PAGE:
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One step closer to a diagnosis for Alzheimer's

McGill University researchers work with pharmaceutical company to develop a reliable diagnostic tool for the most common form of dementia
January 3, 2013

The annual cost of dementia to society has been estimated at about $15 billion a year, a figure that is expected to increase ten-fold over the next 25 years, when approximately 1.1 million Canadians will be living with the condition. With just over two-thirds of that group likely to suffer from Alzheimer’s, finding a diagnostic tool is crucial.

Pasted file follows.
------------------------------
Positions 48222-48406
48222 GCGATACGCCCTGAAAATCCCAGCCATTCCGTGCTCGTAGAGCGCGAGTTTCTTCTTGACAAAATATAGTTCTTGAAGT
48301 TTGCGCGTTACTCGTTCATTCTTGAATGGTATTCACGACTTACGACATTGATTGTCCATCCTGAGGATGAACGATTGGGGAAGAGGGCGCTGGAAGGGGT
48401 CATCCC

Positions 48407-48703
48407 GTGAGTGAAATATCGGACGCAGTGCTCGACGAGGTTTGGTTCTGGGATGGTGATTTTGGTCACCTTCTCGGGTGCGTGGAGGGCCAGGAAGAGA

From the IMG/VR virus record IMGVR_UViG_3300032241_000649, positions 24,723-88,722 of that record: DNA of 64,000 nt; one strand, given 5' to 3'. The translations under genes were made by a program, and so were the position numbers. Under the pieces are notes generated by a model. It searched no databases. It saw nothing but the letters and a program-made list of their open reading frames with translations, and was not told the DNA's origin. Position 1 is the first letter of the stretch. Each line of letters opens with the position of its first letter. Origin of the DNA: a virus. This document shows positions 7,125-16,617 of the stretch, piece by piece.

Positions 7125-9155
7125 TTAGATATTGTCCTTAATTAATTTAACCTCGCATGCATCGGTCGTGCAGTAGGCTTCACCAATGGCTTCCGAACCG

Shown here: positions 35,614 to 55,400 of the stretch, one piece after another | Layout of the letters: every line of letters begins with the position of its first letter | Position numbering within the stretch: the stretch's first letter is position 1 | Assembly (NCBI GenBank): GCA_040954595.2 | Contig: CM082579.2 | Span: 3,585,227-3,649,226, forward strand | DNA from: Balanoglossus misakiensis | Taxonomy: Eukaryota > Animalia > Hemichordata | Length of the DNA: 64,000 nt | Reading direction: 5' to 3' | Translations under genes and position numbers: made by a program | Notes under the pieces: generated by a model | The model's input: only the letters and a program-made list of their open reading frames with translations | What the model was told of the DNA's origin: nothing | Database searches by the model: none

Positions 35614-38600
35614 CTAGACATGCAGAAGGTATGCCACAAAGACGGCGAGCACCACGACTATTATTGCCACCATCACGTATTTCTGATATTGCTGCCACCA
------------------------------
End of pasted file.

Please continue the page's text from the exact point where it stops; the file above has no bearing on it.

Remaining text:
Investigators at the Research Institute of the McGill University Health Centre have discovered lower levels of a brain hormone precursor in the blood of patients affected by Alzheimer’s compared to those who are not. They are working with Samaritan Pharmaceuticals and Samaritan Therapeutics to develop a simple, reliable blood test to diagnose Alzheimer’s, perhaps even before any symptoms are apparent.

 

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